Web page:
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Ecuador embraces neoliberal reform and US interests

Part 4 - Security Cooperation and Free Trade: Re-establishing U.S. Hegemony

Diplomatic relations between Ecuador and the U.S. had deteriorated severely under Correa’s government. But that wasn’t the result of Correa’s whim, but of over two decades of social mobilization in rejection of U.S. foreign policy in Ecuador and the region, especially its military expansion and promotion of Free Trade Agreements (FTA).

It has been over 10 years since social movements, organized civil society and progressive governments in Latin America effectively defeated the U.S.-sponsored Free Trade Area of the Americas (FTAA).

However, today “there is more pressure from Ecuador’s government to the U.S. government to sign a trade agreement… and it is not necessary to bolster exports because many Ecuadorean products are already entering the U.S. with no tariffs,” David Suarez explains.

Pence didn’t visit Moreno to sign an FTA, but because he has been tasked with gaining hemispheric support for the U.S. campaign against Venezuela and with paving the way for greater military control over the region. “Ecuador gains regional relevance in that sense,” Suarez affirms.

The U.S. might be swayed into accepting an FTA with Ecuador, but it will come at a cost for the country and the region; a cost the Ecuadorean government has already started to pay.

Ecuador played a leading role in the efforts to rid the region of U.S. military presence through the promotion of regional military cooperation within Unasur.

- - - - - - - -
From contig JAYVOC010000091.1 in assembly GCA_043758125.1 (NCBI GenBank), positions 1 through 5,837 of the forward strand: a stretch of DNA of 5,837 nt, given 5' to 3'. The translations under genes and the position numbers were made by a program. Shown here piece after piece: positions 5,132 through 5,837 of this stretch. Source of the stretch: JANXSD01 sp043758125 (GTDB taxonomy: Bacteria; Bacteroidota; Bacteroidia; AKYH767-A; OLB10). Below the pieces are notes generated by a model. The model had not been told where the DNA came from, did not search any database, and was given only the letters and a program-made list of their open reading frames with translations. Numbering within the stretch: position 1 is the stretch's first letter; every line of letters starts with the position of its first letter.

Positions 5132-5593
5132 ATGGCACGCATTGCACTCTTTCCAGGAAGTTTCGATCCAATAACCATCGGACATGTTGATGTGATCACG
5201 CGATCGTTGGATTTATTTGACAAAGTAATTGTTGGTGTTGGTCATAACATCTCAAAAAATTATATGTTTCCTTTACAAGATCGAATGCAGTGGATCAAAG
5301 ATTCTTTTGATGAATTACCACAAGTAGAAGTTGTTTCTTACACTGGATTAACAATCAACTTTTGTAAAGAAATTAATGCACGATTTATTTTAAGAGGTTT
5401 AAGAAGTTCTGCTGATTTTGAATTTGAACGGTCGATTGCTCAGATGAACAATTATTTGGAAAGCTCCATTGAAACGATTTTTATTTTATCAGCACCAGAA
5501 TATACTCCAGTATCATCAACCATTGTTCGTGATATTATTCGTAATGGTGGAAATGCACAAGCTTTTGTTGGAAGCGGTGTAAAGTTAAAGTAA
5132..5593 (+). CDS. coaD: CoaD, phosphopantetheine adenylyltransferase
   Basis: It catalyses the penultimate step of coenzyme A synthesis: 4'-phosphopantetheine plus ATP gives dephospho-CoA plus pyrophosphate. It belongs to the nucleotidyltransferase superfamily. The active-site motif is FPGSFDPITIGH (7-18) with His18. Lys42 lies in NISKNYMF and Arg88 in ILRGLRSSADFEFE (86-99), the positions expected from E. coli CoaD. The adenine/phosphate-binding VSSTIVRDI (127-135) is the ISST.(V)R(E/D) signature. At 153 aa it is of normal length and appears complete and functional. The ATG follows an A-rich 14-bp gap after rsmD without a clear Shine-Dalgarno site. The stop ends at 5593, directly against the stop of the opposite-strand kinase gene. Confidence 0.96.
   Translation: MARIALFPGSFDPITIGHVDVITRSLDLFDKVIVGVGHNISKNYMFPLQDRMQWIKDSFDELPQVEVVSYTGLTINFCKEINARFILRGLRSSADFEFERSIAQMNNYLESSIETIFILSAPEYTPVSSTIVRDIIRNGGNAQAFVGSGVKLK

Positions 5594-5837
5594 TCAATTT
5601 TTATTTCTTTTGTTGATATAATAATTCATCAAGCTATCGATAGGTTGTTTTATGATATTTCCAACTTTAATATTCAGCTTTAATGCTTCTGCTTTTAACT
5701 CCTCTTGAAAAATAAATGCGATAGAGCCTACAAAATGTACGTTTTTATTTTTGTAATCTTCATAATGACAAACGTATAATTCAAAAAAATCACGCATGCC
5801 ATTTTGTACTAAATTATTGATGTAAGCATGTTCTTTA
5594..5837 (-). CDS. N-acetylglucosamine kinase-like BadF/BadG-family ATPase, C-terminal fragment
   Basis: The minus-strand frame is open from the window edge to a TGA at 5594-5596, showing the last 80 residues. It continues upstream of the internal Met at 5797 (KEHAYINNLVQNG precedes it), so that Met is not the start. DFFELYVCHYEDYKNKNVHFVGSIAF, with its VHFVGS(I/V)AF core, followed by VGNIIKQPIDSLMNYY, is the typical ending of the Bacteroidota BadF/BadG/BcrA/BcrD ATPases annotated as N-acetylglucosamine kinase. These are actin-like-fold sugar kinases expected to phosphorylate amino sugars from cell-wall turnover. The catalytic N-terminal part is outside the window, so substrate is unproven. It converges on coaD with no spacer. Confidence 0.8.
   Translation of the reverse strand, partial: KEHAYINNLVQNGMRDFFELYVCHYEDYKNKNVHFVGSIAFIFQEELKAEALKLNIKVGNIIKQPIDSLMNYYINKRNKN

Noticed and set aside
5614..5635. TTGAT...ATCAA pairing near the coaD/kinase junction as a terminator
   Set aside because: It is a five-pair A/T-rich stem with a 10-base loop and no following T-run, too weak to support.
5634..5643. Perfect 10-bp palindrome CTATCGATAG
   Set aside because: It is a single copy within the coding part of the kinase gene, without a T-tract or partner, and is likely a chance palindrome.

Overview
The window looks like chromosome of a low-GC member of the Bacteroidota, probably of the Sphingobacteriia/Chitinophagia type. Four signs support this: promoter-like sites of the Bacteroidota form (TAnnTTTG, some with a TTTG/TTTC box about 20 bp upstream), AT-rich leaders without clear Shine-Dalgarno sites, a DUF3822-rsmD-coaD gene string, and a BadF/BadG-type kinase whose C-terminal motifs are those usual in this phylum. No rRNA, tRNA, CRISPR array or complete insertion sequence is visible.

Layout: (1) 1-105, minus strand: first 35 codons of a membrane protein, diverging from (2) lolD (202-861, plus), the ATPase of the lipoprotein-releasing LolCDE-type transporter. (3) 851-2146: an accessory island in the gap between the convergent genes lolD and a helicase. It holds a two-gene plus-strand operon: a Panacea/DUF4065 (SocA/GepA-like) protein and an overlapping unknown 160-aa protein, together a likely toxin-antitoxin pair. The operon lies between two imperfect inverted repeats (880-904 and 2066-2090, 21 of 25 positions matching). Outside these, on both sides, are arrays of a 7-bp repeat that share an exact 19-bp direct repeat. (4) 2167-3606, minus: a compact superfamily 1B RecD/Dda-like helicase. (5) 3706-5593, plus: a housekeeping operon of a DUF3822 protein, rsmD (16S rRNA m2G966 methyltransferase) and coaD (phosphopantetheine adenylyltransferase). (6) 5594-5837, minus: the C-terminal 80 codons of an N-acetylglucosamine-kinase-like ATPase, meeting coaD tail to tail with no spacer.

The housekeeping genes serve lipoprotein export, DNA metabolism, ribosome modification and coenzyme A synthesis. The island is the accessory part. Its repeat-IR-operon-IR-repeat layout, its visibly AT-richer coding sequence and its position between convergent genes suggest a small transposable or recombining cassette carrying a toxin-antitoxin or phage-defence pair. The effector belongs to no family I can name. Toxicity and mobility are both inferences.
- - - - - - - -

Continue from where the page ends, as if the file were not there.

This year, the U.S. managed to get its Office for Security Cooperation re-invited after offering Moreno help in dealing with a series of attacks and kidnappings in Ecuador’s northern border with Colombia. Correa had expelled the Office in 2014 arguing it had gained undue influence over Ecuador’s national security institutions, including the military and the police.

Pence thanked Moreno for this gesture during his visit.

One of the U.S. most significant diplomatic victories thus far has been to plunge Unasur, the only regional integration body with no U.S. presence, into a crisis, when six U.S. allies and members of the Lima Group announced their “temporary” withdrawal.

Ecuador was one of the other six members that remained, which is also Unasur’s host country, but that has since changed. On July 5 President Moreno announced he was asking “Unasur to return that building so it can be better used.” Later that day he announced the building would be given to the National Confederation of Indigenous Nationalities to house the intercultural university Amawtay Wasi, which was shut down in 2013 for not meeting standards of quality.

According to former Unasur chief Ernesto Samper, Unasur’s South American Defense Council played a crucial role in the region’s push back against foreign military bases in South America and U.S. military hegemony.

Moreno’s latest decisions consolidate the U.S. victory over the project of sovereign South American integration.

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WikiLeaks paper reveals Ecuadorian private business elites declared war on Rafael Correa right after his election and asked for US support


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